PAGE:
In today’s cinema culture, there’s only one thing as reliably entertaining as watching a Martin Scorsese movie: watching Martin Scorsese talk about the movies of his predecessors. Before becoming a director, one must understand what a director does, an education delivered to the young Scorsese practically at a stroke by Citizen Kane. Watching Orson Welles’ masterpiece (in the original sense), Scorsese also “began to become aware of editing and camera positions,” as he recalls in the clip above.
It comes from an interview conducted by the American Film Institute, which also collected the ultra-cinephile New Hollywood icon’s takes on a series of other classic pictures including John Ford’s The Searchers and Alfred Hitchcock’s Rear Window.
In discussing Citizen Kane these days, of course, a different Hitchcock film tends to rush into the discussion: Vertigo, which displaced Citizen Kane on the top spot of the latest Sight & Sound Critics Poll in 2012. Whatever his feelings about the comparative merits of Welles and Hitchcock, Scorsese would surely be unlikely to balk at this changing of the guard.
When he first saw Vertigo with his friends, as he puts it in the clip just above, “we thought it was good; we didn’t know why.” Re-watching it in the intervening decades, he found its beating heart in “the obsession of the character,” James Stewart’s traumatized ex-cop bent on re-creating the object of his infatuation. “The story doesn’t matter. You watch that film repeatedly and repeatedly because of the way he takes you through his obsession.”
The late 1950s and early 60s must have been a fine time for a budding cinephile. Not only could you enter and leave the theater at any time, staying as long as you liked — a custom whose pleasures he emphasizes more than once — you could walk in on these works of surprising cinematic art. But stepping into David Lean’s Lawrence of Arabia, the twenty-year-old Scorsese had to have an inkling of what he was in for. “There it is, up on the screen in 70 millimeter,” he remembers. “The main character is not Ben-Hur, it’s not a saint, it’s not a man struggling to come to terms with God and his soul and his heart; it’s a character that really, in a way, comes out of a B movie.” No doubt this portrayal of Lawrence as a “self-destructive” and “self-loathing” protagonist at an epic scale did its part to influence what would become Scorsese’s own cinema.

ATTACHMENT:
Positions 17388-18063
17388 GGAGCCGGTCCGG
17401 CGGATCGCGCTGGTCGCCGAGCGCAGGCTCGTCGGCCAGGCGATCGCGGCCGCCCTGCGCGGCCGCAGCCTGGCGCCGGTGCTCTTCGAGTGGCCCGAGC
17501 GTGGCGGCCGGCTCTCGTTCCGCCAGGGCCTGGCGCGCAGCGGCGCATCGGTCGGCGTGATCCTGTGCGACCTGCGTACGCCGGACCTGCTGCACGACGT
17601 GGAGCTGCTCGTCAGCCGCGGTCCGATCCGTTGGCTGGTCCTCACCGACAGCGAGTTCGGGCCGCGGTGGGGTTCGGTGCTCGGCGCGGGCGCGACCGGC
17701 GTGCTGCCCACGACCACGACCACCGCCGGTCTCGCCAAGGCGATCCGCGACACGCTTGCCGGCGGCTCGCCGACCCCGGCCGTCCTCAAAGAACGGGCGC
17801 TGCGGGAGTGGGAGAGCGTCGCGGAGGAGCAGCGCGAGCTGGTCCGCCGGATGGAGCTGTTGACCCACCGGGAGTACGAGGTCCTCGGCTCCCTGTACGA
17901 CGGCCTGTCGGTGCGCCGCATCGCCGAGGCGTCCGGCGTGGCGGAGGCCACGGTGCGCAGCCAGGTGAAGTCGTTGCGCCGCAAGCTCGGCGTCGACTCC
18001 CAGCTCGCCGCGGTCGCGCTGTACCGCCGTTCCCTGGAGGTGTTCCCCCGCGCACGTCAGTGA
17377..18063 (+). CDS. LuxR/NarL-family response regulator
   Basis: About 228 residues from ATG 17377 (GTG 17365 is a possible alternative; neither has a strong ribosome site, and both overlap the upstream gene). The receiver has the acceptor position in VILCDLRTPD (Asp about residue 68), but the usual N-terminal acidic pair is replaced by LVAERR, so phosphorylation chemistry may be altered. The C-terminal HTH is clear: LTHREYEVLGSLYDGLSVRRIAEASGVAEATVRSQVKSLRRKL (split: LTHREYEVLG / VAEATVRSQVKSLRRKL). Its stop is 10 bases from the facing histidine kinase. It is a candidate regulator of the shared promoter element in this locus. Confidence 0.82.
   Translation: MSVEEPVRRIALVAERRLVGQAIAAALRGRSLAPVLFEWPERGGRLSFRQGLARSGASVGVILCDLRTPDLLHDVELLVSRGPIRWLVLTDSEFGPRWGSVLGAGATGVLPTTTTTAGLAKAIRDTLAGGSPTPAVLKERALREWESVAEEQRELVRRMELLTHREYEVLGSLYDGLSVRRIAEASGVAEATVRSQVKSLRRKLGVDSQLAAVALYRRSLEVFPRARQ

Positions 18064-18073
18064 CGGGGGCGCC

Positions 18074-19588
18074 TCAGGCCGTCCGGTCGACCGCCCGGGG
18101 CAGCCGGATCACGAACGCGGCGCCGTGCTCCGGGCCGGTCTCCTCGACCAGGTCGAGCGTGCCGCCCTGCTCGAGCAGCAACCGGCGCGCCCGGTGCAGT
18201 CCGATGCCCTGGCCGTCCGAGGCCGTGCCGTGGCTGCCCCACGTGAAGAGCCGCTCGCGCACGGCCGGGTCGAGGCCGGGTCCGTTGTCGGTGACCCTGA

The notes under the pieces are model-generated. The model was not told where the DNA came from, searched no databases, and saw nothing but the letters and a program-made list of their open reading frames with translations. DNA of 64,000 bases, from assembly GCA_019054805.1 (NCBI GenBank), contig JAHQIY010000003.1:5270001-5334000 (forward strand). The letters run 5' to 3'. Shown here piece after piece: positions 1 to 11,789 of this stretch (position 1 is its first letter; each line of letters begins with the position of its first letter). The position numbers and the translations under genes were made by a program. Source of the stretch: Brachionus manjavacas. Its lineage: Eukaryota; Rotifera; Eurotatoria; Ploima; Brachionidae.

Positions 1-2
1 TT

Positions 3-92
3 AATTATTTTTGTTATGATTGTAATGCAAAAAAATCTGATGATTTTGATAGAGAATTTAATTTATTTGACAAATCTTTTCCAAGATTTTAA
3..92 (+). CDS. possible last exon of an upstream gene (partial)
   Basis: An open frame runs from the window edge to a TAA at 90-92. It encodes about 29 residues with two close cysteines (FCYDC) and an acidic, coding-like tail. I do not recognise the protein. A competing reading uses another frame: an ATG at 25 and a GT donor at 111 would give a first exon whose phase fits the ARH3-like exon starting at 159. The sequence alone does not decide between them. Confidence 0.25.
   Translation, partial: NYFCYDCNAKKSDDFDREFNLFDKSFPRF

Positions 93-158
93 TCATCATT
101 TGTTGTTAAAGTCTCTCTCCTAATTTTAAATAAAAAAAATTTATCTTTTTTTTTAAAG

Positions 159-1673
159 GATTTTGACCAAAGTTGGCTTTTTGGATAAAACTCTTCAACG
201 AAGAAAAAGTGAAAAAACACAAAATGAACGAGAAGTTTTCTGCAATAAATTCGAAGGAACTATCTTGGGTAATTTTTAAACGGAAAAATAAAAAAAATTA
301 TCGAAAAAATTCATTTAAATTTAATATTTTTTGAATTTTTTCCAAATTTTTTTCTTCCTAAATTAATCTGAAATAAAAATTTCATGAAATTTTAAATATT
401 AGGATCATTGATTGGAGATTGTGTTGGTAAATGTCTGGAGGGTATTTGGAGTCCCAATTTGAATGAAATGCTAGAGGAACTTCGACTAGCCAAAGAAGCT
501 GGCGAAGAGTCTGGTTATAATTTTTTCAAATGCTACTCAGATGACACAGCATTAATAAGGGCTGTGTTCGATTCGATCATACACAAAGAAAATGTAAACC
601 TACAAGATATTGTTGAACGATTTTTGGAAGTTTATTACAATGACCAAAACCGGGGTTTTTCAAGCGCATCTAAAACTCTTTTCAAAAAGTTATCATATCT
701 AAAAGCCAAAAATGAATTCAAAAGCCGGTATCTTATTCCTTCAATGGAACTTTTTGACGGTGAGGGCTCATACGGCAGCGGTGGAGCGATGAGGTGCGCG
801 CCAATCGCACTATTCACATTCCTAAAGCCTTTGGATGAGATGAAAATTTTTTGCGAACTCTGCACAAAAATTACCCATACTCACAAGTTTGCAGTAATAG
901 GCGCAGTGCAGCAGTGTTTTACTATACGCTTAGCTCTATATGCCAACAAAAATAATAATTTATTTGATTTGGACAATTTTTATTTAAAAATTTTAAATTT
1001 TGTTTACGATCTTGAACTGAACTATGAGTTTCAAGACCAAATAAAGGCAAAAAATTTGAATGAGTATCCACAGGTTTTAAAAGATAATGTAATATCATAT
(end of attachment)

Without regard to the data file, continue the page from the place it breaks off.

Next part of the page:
Scorsese also finds much to admire, and even use, in films from before his time. “It’s melodramatic, it’s stereotypes — racial stereotypes — and yet, you know, those characters,” he says of Victor Fleming’s Gone with the Wind. “There’s complexity to them.” Though its production “smacks of the nineteenth century” (with which Scorsese himself has exhibited his own fascination in The Age of Innocence and Gangs of New York), it stands alongside Casablanca as one of “the two high points of the studio system.” Few experiences so forthrightly deliver “that magic of old Hollywood,” one variety of the power of cinema that Scorsese knows well. But as his remarks on everything from Michael Powell and Emeric Pressburger’s The Life and Death of Colonel Blimp to Thorald Dickinson’s The Queen of Spades to Nicholas Ray’s Johnny Guitar show us, he’s more than acquainted with many other varieties besides.
Based in Seoul, Colin Marshall writes and broadcasts on cities, language, and culture. His projects include the Substack newsletter Books on Cities, the book The Stateless City: a Walk through 21st-Century Los Angeles and the video series The City in Cinema. Follow him on Twitter at @colinmarshall or on Facebook.